Resilience. I love words, and resilience is a word that has texture and dimensions for me. You can almost see resilience and hold it in your hand.
Resilience is flexible, and bends with the wind. Resilience is creative and resourceful, as it tries new things and laughs out loud at its failures. Resilience accepts reality without deflecting or sugar-coating it, but then asks itself what that means and what choices it needs to make. Resilience is curious enough to try puzzles and identify problems, and courageous enough to solve them. Resilience keeps its own counsel, but wisely benefits from others.
Resilience charts its course but then has the independence and -- perhaps most important -- the skills and knowledge to act on it. Most of us think of resilience as a quality that emerges during a disaster or a crisis, but I always think that resilience is just as critical to embracing opportunity, hope, positive change and other "good stuff" we might want to explore outside of a comfort zone. You need resilience just as much to welcome a new child into your family, take a class, try a sport, plan a dream vacation or make a new friend.
And if words had the power to be best friends, resilience would be mine.
Resilience may, of course, mean something different to you. It does to lots of people. In psychology circles, it refers to one's ability to cope with stress and adversity. In economic talk, resilience is the ability to survive and thrive in the buffeting winds of global financial uncertainty. Security professionals speak of resilience in the face of terror attack or cyber disruption, urban planners speak of resilience when talking about infrastructure and services, and resilience is a key word in disaster planning and emergency preparedness.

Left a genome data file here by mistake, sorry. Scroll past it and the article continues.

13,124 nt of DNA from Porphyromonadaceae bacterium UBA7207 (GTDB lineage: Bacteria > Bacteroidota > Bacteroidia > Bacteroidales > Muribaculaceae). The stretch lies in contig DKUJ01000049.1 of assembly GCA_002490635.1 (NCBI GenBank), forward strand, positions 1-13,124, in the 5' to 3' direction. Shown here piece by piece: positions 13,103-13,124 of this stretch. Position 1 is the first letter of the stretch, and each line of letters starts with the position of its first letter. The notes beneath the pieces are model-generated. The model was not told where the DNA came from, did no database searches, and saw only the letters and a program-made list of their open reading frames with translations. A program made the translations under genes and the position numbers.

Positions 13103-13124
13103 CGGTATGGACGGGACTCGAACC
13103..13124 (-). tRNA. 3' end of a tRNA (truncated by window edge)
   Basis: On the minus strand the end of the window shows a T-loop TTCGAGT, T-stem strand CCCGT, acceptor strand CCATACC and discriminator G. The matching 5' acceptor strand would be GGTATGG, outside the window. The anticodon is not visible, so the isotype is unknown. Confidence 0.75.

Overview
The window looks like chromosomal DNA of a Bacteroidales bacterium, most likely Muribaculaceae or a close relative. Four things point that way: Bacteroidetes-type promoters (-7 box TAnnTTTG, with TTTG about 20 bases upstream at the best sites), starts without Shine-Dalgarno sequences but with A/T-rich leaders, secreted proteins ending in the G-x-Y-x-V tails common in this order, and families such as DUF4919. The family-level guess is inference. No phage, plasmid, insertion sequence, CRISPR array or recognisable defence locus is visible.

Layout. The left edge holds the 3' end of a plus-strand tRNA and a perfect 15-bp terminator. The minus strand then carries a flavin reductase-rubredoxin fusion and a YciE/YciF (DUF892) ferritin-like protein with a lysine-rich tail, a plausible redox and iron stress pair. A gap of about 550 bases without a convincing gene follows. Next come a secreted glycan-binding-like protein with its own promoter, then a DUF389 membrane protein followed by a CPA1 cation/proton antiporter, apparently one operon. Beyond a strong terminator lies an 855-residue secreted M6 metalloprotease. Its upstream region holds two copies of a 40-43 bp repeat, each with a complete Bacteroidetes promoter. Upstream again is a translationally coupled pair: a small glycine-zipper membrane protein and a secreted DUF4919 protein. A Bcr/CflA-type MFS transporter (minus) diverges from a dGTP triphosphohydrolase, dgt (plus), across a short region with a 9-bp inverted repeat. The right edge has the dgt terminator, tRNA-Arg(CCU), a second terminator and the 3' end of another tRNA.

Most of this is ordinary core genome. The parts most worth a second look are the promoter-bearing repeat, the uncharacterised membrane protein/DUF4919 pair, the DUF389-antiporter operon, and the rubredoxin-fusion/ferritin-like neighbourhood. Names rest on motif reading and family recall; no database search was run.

I was recently talking with someone about community emergency preparedness training, and how it can offer that kind of resilience and confidence to our friends, families and neighbors. It seemed like no sooner did I have this conversation than the heat wave, severe storms and power outages sweeping our own homes and the nation reminded me that thinking ahead, having a plan and knowing what to do can make such a difference.
So after walking down to the garden and making sure none of the tomato cages had launched airborne into Madison Street on Friday – they didn't -- I started looking for helpful information and tips. I didn't have to look farther than the June water bill insert on my own desk. South Bend sent a list of plan items recommended by FEMA in it, and also posted it online at South Bend newsletter.
I worked for 10 years as an East Coast paramedic before I became a journalist and moved to South Bend, and community preparedness was my great research and practice love. It still is. I know this stuff. But as I went down the checklist I realized that I was still missing a few things. Meant to, but never did replace the gallons of water I had that passed an expiration date awhile back. Don't have a whistle. Oops, definitely need flashlight batteries.
With my NOAA weather radio alarm going off again on Sunday afternoon, I wished I hadn't procrastinated about whatever is still stocked in the first-aid kit. Now I won't be putting it off any longer. Actually, the NOAA radio is itself a resource, but there's other great information resources, at Ready.gov and Red Cross.